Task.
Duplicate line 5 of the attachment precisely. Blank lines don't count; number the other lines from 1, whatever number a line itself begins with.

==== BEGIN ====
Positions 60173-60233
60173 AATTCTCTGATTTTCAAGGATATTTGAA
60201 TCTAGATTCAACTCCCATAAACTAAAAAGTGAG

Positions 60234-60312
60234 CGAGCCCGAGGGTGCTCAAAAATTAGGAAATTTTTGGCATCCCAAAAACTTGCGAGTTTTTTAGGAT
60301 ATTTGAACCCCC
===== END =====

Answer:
60234 CGAGCCCGAGGGTGCTCAAAAATTAGGAAATTTTTGGCATCCCAAAAACTTGCGAGTTTTTTAGGAT